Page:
Car-Ma-Geddon, Heckscher Drive

by Tim Gilmore, 1/16/2015

Towers of crushed cars hiss and burble and roar and sink toward and into the earth, down into some valley of middle gravity, toward which these heaps of

Car Fire 1973

Associated Press Wire Photo

metal and smoldering seats and steering wheels and all the fingerprints and human stink boil down to a vanishing point…

up from which billow black-and-blue-gray plumes thick and poisonous into a blue sky already stripped dull to metallic gray.

And as its mountains of cars burn, Automotive Disposal Corporation at 444 Heckscher Drive prepares to seek a state “dredge and fill permit” to build a seawall out into the Trout River and fill three acres behind it with shredded metal waste from pulverized cars. Ultimately, the project is blocked by the two year-old federal Environmental Protection Agency.

Automotive Disposal Corp

Ad for Automotive Disposal Corp. from 1973 Yellow Pages

One can of paint thinner…

worked its way…

(as though the can had its own agency and will and no one else was responsible)…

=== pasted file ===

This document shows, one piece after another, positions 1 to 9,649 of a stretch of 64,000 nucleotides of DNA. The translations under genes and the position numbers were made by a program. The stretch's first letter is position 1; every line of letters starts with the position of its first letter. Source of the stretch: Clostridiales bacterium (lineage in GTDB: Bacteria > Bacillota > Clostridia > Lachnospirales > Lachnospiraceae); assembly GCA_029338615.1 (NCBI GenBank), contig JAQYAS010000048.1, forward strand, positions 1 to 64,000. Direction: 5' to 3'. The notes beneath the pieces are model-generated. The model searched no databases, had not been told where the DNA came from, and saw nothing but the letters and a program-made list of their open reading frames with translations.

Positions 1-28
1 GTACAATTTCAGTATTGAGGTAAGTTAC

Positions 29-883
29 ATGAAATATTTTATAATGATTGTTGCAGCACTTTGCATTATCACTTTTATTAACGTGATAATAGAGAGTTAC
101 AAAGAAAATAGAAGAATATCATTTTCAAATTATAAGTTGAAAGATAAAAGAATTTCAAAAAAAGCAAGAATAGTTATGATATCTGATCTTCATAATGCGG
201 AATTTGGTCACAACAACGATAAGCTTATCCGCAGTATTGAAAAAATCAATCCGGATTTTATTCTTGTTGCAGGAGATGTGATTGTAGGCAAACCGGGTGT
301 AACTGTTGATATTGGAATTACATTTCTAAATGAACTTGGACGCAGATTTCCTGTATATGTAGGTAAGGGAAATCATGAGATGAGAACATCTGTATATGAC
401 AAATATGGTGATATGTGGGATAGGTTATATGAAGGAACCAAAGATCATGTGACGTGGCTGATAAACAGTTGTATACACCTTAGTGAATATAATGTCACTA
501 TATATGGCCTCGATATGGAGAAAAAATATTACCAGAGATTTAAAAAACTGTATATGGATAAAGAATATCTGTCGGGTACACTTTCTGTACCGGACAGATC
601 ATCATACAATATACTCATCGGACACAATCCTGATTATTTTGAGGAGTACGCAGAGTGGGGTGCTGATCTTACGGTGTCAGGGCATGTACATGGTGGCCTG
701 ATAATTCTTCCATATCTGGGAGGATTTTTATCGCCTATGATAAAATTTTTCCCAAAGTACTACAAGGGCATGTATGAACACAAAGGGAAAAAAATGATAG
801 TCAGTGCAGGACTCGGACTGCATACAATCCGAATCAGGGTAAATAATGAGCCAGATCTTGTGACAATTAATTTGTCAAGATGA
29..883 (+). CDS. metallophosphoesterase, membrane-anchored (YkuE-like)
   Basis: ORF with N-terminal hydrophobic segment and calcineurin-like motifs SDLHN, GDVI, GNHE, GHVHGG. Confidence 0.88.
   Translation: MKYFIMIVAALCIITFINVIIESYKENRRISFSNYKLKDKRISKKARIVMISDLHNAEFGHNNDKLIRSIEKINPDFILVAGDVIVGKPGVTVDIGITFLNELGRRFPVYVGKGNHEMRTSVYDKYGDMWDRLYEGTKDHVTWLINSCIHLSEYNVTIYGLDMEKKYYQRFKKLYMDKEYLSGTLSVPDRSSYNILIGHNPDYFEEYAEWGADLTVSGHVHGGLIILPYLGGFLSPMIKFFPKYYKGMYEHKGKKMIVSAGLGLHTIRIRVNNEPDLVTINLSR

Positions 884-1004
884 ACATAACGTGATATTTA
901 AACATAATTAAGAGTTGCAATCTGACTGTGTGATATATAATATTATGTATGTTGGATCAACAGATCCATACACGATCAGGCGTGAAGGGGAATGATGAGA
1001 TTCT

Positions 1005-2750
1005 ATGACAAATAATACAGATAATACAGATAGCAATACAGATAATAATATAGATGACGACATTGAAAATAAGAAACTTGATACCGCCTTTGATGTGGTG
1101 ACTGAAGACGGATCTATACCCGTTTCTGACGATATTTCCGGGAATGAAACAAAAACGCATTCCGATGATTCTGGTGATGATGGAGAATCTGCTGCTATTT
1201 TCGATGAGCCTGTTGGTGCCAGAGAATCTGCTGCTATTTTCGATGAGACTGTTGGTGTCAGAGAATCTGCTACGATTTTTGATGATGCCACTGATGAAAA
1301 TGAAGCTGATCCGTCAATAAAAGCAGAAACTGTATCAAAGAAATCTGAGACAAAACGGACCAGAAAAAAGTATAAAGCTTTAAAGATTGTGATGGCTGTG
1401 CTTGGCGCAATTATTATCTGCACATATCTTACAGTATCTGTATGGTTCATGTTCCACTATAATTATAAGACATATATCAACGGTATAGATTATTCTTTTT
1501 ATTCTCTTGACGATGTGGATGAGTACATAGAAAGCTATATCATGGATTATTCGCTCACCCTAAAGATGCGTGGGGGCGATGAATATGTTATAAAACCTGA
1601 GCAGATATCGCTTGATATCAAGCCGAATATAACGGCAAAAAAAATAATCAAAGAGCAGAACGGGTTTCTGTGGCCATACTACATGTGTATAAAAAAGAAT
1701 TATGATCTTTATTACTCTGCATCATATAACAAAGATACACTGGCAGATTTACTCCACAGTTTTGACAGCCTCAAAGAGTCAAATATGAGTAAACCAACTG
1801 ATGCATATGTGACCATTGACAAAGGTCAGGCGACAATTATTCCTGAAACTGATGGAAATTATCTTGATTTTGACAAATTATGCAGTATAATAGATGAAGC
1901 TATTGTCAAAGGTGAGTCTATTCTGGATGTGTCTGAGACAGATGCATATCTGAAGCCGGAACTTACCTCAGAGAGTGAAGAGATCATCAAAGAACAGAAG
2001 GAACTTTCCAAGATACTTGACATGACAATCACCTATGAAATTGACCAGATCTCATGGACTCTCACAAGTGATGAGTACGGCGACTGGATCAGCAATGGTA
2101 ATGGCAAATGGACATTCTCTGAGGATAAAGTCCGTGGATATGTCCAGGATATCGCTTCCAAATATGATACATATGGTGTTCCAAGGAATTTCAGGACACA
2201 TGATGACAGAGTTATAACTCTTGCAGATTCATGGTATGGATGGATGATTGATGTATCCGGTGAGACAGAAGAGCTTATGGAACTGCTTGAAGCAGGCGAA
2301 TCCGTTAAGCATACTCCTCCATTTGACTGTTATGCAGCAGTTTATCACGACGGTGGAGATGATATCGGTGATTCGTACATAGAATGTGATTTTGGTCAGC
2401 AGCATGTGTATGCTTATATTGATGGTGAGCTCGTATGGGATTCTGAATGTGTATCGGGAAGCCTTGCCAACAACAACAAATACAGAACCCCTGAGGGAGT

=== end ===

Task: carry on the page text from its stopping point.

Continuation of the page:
into the great murderous blades of the swirling metal Charybdis…

the Industrial-Age Vagina Dentata

that ate automobiles, wholesale, and spat out their parts for recycling and resale and the creation of new land behind rip-rap seawalls.

Car Fire 1973_2

Newspapers across the nation picked up the Wire Services’ report of “The Hottest Thing on Wheels,” claiming this “60-foot hill” of cars, smashed and layered flat, exploded upward in towering columns of black clouds that hovered over Jacksonville and swirled out over swamps and expanded and dissipated finally across the peninsula and the ocean and 1974 and 1975.

But in 2015, the direst emergencies the Jacksonville Fire Museum’s official website lists for 1973 include the fire chief being “fire at [sic] by three men using a shotgun and two pistols,” and “four firefighters,” on April 27th, being “suspended for three days for having a hair style that did not conform to rules set by the Fire Department,” other devastating fires and deaths, the August 7th failure of Patricia Sheffield:

1) to be tall enough, and

2) to pass the agility test to become the city’s first woman firefighter,

then a September United States District Court ruling that the City’s fire division can set its own rules for length of hair and sideburns, and its own mustache regulations.